The mocha is a combination of two classic flavors: coffee and chocolate. While its origins are still disputed, it remains a staple among coffee drinkers to this day.
Tip - Dusting chocolate powder in the espresso before pouring the textured milk will help create more defined latte art.
Glass or Cup
First, purge your group head and preheat your portafilter, then dry before grinding.
Next, grind your freshly roasted beans. Give the portafilter a few gentle taps to settle the grounds before tamping on a level surface. Remember, consistent pressure is key. Use the Razor tool after tamping to ensure you have the correct dose - it precisely controls the height of the tamped coffee.
Place the portafilter into the group head. Twist until it’s firmly in place. Before you start the shot, make sure you set your cups underneath. Hit the two cup button. Espresso should drop from the spouts after 8-10 seconds with a flow that resembles warm honey.
Note: In this video, the shot is split between two cups. The reason for this is that most baristas use the double basket to split shots to create a balanced extraction.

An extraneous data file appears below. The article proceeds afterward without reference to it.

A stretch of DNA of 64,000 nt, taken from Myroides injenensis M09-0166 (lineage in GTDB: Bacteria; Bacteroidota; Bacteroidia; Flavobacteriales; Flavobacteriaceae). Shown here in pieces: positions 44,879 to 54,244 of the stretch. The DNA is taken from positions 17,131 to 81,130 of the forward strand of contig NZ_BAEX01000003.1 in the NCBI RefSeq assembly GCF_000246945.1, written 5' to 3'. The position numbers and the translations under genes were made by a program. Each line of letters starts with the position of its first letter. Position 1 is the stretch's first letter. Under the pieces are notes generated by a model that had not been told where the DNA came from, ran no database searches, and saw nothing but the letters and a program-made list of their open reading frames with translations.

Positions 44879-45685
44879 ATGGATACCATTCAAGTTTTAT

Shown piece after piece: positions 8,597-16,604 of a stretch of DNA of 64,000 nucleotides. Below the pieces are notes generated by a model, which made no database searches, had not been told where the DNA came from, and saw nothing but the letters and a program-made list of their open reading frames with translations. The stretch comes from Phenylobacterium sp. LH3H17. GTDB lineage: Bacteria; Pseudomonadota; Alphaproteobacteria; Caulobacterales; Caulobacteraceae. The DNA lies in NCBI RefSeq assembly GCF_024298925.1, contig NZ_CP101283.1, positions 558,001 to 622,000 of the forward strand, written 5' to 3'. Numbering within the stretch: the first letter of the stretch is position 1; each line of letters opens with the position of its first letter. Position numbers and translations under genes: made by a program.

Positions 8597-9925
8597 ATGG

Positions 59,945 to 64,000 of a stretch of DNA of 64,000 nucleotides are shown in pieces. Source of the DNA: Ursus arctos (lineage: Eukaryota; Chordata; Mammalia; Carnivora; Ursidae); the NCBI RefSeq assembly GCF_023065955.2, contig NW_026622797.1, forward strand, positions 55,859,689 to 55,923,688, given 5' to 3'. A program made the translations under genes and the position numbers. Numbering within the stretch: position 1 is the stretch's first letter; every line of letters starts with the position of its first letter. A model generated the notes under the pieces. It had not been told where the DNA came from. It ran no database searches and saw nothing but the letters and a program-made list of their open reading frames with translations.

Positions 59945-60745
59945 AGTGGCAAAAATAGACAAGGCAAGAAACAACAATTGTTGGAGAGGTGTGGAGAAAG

Pour cold milk into the jug, up to the bottom of the spout, but remember to purge the steam wand first. Place the wand about a ½ inch/1.5cm into the milk. Open the steam valve and lower the jug to introduce air to the surface of the milk.
Aim for a temperature of around 140-150°F, or 60-65°C. A good manual indicator would be when the milk jug becomes too hot to touch. For non-dairy, try not to go over 130°F, or 55°C, as the milk can start to separate or curdle. Look for a velvety and silky-smooth texture. Swirl the jug to ensure the milk is integrated and the bubbles removed.
Don’t forget to purge the steam wand to clean remaining milk inside then give it a wipe with a damp cloth. Add two teaspoons of drinking chocolate into the espresso shot and stir. Now pour the textured milk into the mix and watch the heavenly blend come together.
Dust top with drinking chocolate.